background, Thursday's accusation of a "secret
deal" between Iran and al-Qaeda is likely to add
to that pressure, according to some analysts,
although others argued that it also served to
reassure the public and other interested parties,
including foreign intelligence agencies, that
Washington was keeping a careful eye on Tehran and
successfully disrupting key networks.
shows we're watching these guys and stopping these
activities," said Gary Sick, an Iran expert at
Columbia University who served in senior posts in
the Gerald Ford and Jimmy Carter administrations.
"They're saying, 'Hey, we're doing things, we're
on top of this situation'."
Leverett, an Iran analyst who served in the Bill
Clinton and George W Bush administrations, agreed
that the administration was "showing they're in
control and that they're watching Iran ever second
of every day".
"But," she added, "it's
pretty dangerous because, at the end of the day,
this can be used as part of the case to further
confrontation with Iran. This is exactly the kind
of thing that we saw in the lead-up to the
invasion of Iraq in terms of trying to make the
connection with al-Qaeda."
has had a presence in Iran has long been accepted
by US officials and independent observers,
including the 9/11 Commission which concluded in
2004 that Tehran likely had more connections to
al-Qaeda than Baghdad before the US invasion of
The nature of the relationship,
however, has always been a source of contention.
"It's no secret that al-Qaeda types have been
known to be in Iran under circumstances about
which American analysts and commentators
disagree," said Paul Pillar, a 28-year Central
Intelligence Agency (CIA) veteran who served as
the National Intelligence Officer in the Near East
and South Asia during George W Bush's first term.
"The circumstances seem to have been
something between house arrest and some other form
of restricted residence, if not outright
incarceration," he told Inter Press Service (IPS),
noting that Khalil's main responsibility appeared
to be to gain the release of al-Qaeda members from
He added that Tehran may have
been using al-Qaeda militants as a "bargaining
chip" to bolster its demands that Washington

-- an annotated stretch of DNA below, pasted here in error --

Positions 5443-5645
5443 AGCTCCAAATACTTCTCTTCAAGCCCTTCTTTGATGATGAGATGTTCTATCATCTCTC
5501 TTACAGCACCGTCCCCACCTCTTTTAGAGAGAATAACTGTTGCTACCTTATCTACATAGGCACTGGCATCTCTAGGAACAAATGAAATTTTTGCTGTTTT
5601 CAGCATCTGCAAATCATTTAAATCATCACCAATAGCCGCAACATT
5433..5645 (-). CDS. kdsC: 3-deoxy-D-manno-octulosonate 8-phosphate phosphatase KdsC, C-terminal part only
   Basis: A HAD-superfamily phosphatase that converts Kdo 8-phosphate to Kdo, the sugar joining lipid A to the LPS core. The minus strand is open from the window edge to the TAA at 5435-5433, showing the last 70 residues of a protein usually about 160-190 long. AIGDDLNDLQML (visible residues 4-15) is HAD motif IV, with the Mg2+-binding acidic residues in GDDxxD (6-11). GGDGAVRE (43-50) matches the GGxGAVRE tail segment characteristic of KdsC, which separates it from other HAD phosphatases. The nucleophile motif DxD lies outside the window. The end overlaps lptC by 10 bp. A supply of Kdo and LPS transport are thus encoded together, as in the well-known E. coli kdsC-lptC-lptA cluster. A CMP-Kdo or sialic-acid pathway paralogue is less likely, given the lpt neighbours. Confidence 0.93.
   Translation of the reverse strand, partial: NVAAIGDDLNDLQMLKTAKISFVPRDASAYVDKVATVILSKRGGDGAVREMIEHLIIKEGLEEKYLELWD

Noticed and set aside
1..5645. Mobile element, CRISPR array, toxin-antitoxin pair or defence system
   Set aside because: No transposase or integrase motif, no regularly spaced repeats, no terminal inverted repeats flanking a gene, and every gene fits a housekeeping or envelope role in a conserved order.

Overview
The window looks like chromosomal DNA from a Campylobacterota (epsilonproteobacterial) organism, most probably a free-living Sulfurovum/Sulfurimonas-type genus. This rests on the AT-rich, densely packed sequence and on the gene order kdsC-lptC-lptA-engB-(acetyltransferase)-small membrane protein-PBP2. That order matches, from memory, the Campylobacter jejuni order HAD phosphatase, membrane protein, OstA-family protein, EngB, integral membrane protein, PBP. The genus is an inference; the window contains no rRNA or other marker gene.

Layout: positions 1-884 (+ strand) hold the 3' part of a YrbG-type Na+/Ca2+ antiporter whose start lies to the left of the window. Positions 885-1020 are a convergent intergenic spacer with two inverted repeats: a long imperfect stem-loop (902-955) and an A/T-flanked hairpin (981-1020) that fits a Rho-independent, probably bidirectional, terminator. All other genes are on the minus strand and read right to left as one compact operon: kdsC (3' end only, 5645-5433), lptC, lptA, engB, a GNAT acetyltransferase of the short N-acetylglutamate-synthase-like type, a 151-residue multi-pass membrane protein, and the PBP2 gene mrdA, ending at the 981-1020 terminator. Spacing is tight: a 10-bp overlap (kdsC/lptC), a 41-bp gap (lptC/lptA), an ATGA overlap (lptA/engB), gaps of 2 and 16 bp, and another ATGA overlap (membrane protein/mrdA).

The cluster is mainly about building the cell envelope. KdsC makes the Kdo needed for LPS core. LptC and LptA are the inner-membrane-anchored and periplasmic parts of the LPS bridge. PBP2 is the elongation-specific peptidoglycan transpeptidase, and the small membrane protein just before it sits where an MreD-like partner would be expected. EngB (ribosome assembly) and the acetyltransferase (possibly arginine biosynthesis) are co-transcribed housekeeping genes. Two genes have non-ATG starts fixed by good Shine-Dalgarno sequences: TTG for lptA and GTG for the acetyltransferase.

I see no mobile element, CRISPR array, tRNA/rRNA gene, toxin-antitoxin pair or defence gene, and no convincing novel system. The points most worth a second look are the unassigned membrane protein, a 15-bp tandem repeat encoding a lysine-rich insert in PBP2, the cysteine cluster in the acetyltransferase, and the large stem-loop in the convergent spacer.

repatriate or disperse militants of the Iraq-based
Mujahideen-e-Khalq (MEK), a terrorist group whose
activists have enjoyed US protection at Camp
Ashraf, located close to the Iranian border, since
the 2003 invasion.
"We've got the MEK as a
stick hanging over the Iranian head, and any
dealings they have had with al-Qaeda serve largely
as a terrorist stick that the Iranians can hold
over ours," he said.
announcement, he added, "reads like a strained
effort to implicate Iran as much as possible,
without giving us details. In fact, all but one of
the individuals [Khalil] named as part of the
network aren't even in Iran."
five alleged network members include al-Qaeda's
overall commander in Pakistan's tribal areas,
Atiyah Abd al-Rahman; a "key supporter" of
al-Qaeda in Iraq, Umid Muhammadi; and two Qatari
citizens and one Kuwaiti who raised hundreds of
thousands of dollars in the Gulf and provided
logistical and other support for al-Qaeda.
"I'm sure Treasury would not issue the
statement unless they had a lot of evidence," said
Sick, who added that he suspected the assertion
about an "agreement" may have been based on the
intelligence gained from Osama bin Laden's
computers files seized during the May raid in
which he was killed.
A possible reason
that Treasury focused on Khalil and the Iran
connection in its statement, he said, was that,
"From a bureaucratic point of view, you get points
for being tough on Iran. The story could as easily
been written with the headline, "Two US Allies in
the Gulf promote and support anti-US terrorism."
In congressional testimony last year,
General David Petraeus, who will soon take over
the CIA, charged that al-Qaeda used Iran "as a key
facilitation hub". Although Iranian authorities
"periodically disrupt this network by detaining
select al-Qaeda facilitators and operational
planners, Tehran's policy in this regard is often
unpredictable," he said in what was until now the
strongest official US assertion of Iranian
complicity with al-Qaeda.
Lobe's blog on US foreign policy can be read